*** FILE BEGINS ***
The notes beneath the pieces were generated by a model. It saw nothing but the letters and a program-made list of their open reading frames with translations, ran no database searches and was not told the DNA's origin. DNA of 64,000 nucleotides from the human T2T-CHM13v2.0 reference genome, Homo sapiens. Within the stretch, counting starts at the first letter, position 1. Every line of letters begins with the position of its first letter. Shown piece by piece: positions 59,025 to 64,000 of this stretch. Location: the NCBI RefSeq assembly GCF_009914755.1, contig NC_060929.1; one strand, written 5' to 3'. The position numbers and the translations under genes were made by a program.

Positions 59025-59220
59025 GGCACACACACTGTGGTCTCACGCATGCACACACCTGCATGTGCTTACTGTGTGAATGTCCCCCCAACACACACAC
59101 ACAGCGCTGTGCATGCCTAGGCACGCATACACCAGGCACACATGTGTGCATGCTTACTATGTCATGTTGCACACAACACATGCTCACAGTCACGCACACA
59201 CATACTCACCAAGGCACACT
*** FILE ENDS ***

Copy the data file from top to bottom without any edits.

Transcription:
The notes beneath the pieces were generated by a model. It saw nothing but the letters and a program-made list of their open reading frames with translations, ran no database searches and was not told the DNA's origin. DNA of 64,000 nucleotides from the human T2T-CHM13v2.0 reference genome, Homo sapiens. Within the stretch, counting starts at the first letter, position 1. Every line of letters begins with the position of its first letter. Shown piece by piece: positions 59,025 to 64,000 of this stretch. Location: the NCBI RefSeq assembly GCF_009914755.1, contig NC_060929.1; one strand, written 5' to 3'. The position numbers and the translations under genes were made by a program.

Positions 59025-59220
59025 GGCACACACACTGTGGTCTCACGCATGCACACACCTGCATGTGCTTACTGTGTGAATGTCCCCCCAACACACACAC
59101 ACAGCGCTGTGCATGCCTAGGCACGCATACACCAGGCACACATGTGTGCATGCTTACTATGTCATGTTGCACACAACACATGCTCACAGTCACGCACACA
59201 CATACTCACCAAGGCACACT